The upshot is that your candidate has to find a way to win without cheating while their candidate thrives by doing so. This is just as well because once in office, your candidate has to play by the rules whereas theirs flouts them with impunity. Same reason. Your side didn’t like fifty percent of the current sitting members of the Supreme Court, and for good reason, but they advised and consented anyway because that’s their job as laid out by the Constitution. If they had simply crossed their arms and said, like five-year-olds, “Nope, we won’t and you can’t make us,” their side would have screamed bloody murder, and you would begrudgingly admit that your representatives weren’t doing their jobs. Whereas their side said exactly that — and promised to continue to do exactly that for years and decades until they got their way — and they’re getting away with it.

If you have any doubt that your side will confirm whatever piece of shit their side puts up, I have bad news about your side.

All this means more than that we lost. It means we will continue to. Their side is playing a long game. And they’re getting away with it, in part because, again, if your media of choice made shit up and reported it as truth, you’d stop reading/listening/engaging with it. Their media reports all sorts of made up, hateful bullshit about our side, and their side either doesn’t mind or doesn’t notice. Either way, we’re fucked.

Because I am a writer and because so many of my friends are writers, what’s been circulating in my circles are these familiar hopes: Love trumps hate. We need writers now more than ever. We must tell our stories and others’ stories. We must read and listen and empathize and teach. That is how we prevail.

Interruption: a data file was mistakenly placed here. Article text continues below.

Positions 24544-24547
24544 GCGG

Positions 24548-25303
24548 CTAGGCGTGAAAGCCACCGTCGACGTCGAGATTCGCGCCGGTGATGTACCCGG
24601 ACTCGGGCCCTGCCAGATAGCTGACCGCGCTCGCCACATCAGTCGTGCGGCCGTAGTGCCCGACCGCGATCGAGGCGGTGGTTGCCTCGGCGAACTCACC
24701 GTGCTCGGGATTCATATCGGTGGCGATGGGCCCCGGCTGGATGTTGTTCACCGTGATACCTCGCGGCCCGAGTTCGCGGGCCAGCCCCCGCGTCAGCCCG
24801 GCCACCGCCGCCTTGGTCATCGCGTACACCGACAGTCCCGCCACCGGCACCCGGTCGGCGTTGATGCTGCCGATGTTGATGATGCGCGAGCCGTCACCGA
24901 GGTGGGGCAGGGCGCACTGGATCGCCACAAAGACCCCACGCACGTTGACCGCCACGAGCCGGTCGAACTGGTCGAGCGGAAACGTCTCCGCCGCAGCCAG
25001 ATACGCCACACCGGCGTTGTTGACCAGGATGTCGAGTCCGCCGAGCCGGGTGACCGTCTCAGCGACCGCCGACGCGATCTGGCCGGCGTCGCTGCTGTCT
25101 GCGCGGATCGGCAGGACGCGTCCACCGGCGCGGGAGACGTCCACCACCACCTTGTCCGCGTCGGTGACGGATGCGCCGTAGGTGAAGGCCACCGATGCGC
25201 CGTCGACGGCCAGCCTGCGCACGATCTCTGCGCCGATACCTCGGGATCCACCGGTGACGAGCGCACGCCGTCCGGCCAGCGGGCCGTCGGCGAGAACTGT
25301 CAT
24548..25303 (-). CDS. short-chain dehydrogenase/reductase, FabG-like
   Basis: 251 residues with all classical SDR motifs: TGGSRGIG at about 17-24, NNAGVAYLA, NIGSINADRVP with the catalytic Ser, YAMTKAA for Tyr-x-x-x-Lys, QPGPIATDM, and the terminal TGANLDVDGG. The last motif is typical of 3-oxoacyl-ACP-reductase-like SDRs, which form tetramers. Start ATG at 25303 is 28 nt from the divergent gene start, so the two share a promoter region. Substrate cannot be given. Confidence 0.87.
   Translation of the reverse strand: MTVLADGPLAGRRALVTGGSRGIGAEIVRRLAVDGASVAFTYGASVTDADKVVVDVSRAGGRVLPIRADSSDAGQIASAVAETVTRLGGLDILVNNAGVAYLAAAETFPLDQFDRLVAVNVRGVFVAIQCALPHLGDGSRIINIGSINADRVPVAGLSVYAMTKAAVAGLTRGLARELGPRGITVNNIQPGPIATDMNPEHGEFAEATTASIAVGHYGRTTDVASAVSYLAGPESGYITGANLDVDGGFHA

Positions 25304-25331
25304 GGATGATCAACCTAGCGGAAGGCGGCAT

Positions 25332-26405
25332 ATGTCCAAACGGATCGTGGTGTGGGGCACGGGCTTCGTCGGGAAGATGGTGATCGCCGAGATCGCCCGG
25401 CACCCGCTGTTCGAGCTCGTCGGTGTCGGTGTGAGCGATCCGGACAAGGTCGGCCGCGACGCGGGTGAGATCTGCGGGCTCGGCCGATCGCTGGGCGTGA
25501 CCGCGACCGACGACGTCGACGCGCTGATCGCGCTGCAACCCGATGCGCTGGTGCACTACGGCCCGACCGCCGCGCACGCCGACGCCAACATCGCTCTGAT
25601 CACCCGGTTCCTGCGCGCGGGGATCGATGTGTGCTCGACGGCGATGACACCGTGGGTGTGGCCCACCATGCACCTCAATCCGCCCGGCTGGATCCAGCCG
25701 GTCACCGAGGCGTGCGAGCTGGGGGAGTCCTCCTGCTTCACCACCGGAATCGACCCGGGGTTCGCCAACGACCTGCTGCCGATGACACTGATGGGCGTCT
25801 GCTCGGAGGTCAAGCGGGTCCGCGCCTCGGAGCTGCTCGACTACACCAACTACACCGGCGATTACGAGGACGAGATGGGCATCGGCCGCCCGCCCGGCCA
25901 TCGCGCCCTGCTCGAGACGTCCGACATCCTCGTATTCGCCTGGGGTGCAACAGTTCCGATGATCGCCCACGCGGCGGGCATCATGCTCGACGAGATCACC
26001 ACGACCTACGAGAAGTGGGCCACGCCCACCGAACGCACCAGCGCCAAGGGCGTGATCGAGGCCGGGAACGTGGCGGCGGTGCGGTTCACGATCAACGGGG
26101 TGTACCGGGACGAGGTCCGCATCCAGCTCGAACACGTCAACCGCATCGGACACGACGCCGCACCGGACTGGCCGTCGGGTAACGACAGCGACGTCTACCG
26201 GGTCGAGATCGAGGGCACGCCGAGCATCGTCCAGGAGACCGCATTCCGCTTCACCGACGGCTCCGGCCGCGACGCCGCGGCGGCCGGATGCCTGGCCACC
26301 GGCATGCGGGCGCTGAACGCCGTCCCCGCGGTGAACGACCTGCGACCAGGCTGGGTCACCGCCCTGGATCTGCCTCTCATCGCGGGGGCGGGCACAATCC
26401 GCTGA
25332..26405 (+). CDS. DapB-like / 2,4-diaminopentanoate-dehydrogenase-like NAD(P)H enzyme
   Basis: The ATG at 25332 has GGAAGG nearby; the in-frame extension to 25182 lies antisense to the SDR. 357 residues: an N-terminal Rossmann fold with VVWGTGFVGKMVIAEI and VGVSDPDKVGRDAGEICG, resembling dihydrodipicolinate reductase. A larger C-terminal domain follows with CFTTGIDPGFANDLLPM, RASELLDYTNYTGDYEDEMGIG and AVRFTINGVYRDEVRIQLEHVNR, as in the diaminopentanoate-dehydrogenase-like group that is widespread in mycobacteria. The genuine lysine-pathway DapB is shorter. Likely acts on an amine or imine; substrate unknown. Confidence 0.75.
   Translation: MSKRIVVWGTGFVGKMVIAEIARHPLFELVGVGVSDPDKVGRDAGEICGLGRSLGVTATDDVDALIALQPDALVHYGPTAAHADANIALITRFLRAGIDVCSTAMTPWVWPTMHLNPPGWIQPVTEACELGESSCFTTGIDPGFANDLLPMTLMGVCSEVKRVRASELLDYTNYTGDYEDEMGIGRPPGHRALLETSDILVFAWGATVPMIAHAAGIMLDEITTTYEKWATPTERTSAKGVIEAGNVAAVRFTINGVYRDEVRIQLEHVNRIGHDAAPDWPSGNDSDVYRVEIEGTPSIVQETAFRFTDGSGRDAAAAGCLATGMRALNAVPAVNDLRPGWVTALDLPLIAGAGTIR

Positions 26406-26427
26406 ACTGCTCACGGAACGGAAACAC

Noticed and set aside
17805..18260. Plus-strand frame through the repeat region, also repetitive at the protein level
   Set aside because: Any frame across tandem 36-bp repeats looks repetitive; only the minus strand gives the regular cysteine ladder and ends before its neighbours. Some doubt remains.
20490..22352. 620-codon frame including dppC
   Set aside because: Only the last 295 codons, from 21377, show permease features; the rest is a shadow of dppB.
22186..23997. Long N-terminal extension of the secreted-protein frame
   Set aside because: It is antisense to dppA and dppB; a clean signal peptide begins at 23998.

Up until November 8, I believed all that. Not just believed it, built my whole world, my whole worldview, around it. I don’t want to be writing this essay. But I don’t know if I believe it anymore.

I think about those electoral maps, the ones that show what the country would look like if only men voted or only people under 25 voted or only college graduates voted, and wonder what they would look like if they showed how only the people who read at least one whole book last year voted. We’re writing — we’re writing like mad — but we’re writing for the choir. The point of reading books is to understand what it’s like to be and feel and empathize with and as someone you’re not. The people who are willing to do that are on your side already. The people who aren’t aren’t and aren’t interested.

The moral of the story — the moral of all stories, the point of narrative — is always that love prevails, that understanding and appreciating difference makes us stronger, that those who’ve been treated cruelly have those wrongs righted, that those who win do so because they learn and grow. The moral of the story is also always that those who lie, cheat, steal, ruin, hate, wallow, and swindle will lose. In stories, they always lose.

In life, they win. They win because they get to play by different rules.

My hopes, my scant hopes, are these:

  1. Even despite the cheating and manipulating and lying and different rules, it’s still close. Our side is hanging in with a deck stacked like bricks against them.
  2. Narrative is long. So perhaps it will prevail eventually. Perhaps I am despairing prematurely.
  3. We used to burn people alive in the town square or behead them for public gratification and then display those heads, also for public gratification. At least we don’t do that in this country anymore.
  4. Maybe in a few months, I’ll write a second essay humbly taking back some of what I’ve written here.

It’s possible though that when the only real hope I can come up with is, “At least we don’t set people on fire anymore,” I haven’t come up with any hope at all.

hopelessness

 

Laurie Frankel

About Laurie Frankel

Laurie Frankel (@Laurie_Frankel) is the author of three novels including This Is How It Always Is, out January 24, 2017.